Brexit or no Brexit, the regulations for data protection in the UK change on the 25th of May 2018. The Government has confirmed that the decision to leave the EU will not affect the introduction of the GDPR.
So, what is the GDPR and who does it apply to?
I could really bore you here but in simplistic terms, the GDPR is a new ‘one stop shop’ set of regulations governing the access and control of cross border data and will replace the current legislation (Data Protection Directive) of 1995. The aim is to crate a consistent approach (European wide at least) to manage and protect people’s data. The rules will also govern how the data is transferred out of the EU. They apply to any organisations that control, retain or process personal information relating to any EU citizen in both the public and private sectors.
If you’re looking for some hefty bedtime reading or simply suffer from insomnia, I suggest having a good read through the information Commissioners dedicated GDPR pages here: https://ico.org.uk/for-organisations/data-protection-reform/overview-of-the-gdpr/
We work with organisations of all shapes and sizes, public and private and many have expressed concerns that, as it stands, they don’t meet the regulatory guidelines from May 2018. What can they do? The first step has to be knowing where and what your data is and how it is transferred in, around and out of your organisation.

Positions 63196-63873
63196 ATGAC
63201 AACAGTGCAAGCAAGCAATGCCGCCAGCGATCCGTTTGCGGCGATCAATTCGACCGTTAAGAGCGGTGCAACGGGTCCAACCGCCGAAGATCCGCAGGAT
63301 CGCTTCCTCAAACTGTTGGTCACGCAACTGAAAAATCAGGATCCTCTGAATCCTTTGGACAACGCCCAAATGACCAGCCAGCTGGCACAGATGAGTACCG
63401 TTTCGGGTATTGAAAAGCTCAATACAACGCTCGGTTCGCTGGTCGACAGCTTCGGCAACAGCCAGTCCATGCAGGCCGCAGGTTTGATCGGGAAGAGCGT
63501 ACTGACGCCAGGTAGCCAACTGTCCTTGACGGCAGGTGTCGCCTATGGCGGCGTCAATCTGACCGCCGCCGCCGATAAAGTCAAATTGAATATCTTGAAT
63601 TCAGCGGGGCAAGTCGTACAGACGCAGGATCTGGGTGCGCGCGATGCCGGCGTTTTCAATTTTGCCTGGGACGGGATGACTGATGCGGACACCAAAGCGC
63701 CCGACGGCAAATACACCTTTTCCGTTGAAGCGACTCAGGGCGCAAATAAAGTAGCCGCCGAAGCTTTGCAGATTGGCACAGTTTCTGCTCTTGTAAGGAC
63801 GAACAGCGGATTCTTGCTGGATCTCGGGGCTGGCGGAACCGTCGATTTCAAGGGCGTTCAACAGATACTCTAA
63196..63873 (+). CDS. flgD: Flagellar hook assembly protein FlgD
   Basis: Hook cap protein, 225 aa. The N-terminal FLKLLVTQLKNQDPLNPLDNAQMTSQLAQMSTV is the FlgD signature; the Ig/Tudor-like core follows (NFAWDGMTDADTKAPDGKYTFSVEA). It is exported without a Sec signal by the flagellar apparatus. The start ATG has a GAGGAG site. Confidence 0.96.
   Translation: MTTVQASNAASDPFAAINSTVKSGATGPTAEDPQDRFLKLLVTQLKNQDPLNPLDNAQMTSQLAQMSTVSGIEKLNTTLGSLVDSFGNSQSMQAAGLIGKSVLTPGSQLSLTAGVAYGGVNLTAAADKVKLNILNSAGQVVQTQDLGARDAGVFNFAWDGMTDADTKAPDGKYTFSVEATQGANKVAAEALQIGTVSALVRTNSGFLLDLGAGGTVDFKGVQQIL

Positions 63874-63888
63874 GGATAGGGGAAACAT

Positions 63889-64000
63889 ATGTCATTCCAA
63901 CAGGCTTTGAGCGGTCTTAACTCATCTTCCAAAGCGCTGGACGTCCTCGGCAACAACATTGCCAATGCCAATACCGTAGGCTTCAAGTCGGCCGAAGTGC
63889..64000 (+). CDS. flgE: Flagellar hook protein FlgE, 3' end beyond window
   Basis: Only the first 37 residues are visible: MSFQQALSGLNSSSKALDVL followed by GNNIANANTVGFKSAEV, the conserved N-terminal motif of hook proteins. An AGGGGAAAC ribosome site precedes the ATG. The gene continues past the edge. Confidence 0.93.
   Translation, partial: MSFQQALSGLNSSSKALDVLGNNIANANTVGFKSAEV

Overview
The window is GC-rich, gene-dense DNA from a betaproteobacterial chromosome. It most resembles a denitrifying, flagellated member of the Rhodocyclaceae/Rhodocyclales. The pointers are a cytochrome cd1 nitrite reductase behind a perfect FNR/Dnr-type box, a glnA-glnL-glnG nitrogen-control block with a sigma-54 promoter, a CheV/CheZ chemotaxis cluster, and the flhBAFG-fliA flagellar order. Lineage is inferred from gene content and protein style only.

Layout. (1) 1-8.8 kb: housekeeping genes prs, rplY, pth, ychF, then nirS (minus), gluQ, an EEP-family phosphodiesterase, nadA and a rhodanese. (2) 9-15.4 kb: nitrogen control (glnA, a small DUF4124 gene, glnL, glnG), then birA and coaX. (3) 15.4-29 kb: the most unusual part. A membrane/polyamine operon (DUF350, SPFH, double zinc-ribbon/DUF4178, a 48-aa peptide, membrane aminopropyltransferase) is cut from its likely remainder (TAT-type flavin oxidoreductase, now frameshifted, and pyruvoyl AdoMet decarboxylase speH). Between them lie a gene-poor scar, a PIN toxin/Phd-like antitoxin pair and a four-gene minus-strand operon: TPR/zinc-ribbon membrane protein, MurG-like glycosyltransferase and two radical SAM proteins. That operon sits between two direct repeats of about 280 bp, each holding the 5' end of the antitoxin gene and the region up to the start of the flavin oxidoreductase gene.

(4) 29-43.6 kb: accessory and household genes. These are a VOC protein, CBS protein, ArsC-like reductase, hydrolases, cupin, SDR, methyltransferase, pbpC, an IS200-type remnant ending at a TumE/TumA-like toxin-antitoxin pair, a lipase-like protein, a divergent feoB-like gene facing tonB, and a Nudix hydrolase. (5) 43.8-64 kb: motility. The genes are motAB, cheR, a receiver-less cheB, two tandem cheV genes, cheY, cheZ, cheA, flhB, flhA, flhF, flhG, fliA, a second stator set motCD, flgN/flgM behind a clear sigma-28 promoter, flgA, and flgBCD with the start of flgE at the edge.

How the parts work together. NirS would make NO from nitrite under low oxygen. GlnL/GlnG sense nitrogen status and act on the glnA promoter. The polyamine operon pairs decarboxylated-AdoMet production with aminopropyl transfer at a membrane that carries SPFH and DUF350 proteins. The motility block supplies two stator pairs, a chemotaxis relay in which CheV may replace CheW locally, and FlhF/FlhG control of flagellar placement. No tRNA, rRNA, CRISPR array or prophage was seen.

If you don’t know what or where your data is, how can you report on it? You can’t!
We conduct ‘Dark Data’ assessment for clients and often the results are staggering. Organisations backup a ridiculous amount of data unnecessarily increasing storage, retention and recovery costs and the volume of data being retained and backed up is increasing exponentially. We often hear ‘it’s easier to throw more storage at the problem that it is to address the problem’. This must change and the GDPR may just be the catalyst to change.
If you are legally obliged to retain data for x years, you must be able to report on your data. If you don’t have appropriate retention/archive and delete policies you could be retaining data considerably longer than you are legally obliged to. OK, so what’s the big deal with that? Well, even if you are not legally obliged to retain the data, if you have it, you must be able to report on it.
Our relationship with VERITAS is key to identifying and understanding where and what your data is, creating information management solutions and helping you down the joyous road towards GDPR compliance.
VERITAS Data Insight:
Check out the Data Insight and GDPR pages at VERITAS and talk to us today about how we can help. The clock is ticking.